- Open data connections will reset due to changed IP addressing
- Different links have very different characteristics in terms of bandwidth, delay, packet loss, and so on
The number of simultaneous users per train, when high enough, can saturate the link with the total user traffic
- Some users will attempt to consume more bandwidth, either consciously (watching video, downloading, peer-to-peer, etc), or unconsciously (viruses, Trojans and other Malware)
First, the extreme data compression, named WANcompress®, is used to reduce the amount of data sent over the data link, independently of which link is currently in use. WANcompress stores all IP data streams at the sending and receiving end, while at the sending end, the data is indexed and searched in real-time. This allows data to be found that has been already transmitted between a particular train and the ground (and vice-versa) to prevent retransmission a pointer to the data is sent instead. This particular technology offers a bandwidth savings of 30 to 40 percent.
Protocol and application enhancements such as TCP acceleration, HTTP Caching and Prefetching, DNS caching, further enhance the user experience and decrease data volume. For example, UDcasts TCP ACK suppression technology reduces the bandwidth on the return channel, allowing the use of freed up bandwidth for more valuable data.
The UDcast Virtual Private Network (VPN) function performs two functions in this train context:
In a train environment, like any other vehicular environment, there are specific environmental concerns such as temperature, shocks and vibrations, as well as regulatory and safety constraints, which have an impact on the hardware that can be used in the train.
The UDcast software has been ported on an existing train-qualified hardware with the required Railway Certifications, and it could as well be easily integrated on any other hardware on different form factors for marine, road, or aeronautical transport use.
Further advantages of the UDcast open service platform are modular, meaning that specific features can be implemented to accommodate user needs. In example, hardware with very limited processing power. The UDcast technology can also be extended with additional features that could include, but are not limited to, GPS fleet tracking, video surveillance, telemetry, remote maintenance, least-cost routing, and so on.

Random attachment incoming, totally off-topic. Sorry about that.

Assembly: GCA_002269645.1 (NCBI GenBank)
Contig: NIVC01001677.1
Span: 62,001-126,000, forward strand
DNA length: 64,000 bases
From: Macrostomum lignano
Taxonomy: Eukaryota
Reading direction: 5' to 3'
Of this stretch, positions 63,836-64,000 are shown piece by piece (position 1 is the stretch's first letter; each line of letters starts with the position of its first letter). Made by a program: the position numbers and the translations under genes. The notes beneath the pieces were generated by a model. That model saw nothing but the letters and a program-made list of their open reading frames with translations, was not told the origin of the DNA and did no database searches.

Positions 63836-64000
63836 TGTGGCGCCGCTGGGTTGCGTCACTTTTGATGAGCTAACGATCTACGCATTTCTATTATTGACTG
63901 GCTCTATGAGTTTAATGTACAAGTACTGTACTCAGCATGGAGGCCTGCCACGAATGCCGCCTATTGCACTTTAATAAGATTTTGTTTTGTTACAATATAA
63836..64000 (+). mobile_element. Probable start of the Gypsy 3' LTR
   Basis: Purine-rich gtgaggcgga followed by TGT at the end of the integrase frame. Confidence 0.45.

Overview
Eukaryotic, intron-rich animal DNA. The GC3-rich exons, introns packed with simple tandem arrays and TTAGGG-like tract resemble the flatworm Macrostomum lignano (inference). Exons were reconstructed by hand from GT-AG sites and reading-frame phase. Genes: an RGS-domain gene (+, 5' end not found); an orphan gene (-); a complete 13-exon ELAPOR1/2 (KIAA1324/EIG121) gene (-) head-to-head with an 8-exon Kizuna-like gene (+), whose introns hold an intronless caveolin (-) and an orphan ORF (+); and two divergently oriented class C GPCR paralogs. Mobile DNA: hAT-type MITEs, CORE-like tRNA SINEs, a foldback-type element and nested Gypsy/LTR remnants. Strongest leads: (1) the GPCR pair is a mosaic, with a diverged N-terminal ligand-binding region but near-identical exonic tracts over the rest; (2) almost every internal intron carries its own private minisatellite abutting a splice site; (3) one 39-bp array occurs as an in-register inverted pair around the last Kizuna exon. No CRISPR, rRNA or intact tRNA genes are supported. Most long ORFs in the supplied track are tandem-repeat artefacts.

This photo illustrates the complete equipment rack, mounted in one of the wagons, and feeding the entire train, allowing Wi-Fi coverage through all of the wagons.
Internet access in trains is currently deployed on some routes where there is a long travel time, typically a few hours the technology is gradually being extended to shorter routes and commuter trains.
In addition to the service for the railway passenger, the railway operators themselves are starting to use the same Internet access for their internal use. This would include non-vital train communication, on-board passenger information, video surveillance, and digital signage systems, just to name a few.
All these technologies make Internet access truly mobile and covers one of the few last white spots, much to the enjoyment of the traveller, or to the sadness of the business traveller who sees there is no excuse anymore for being unproductive on a train if you are on an Internet-enabled train right now, get back to work and stop gazing through the window to watch the cows watching you zip by at 200 Miles per Hour.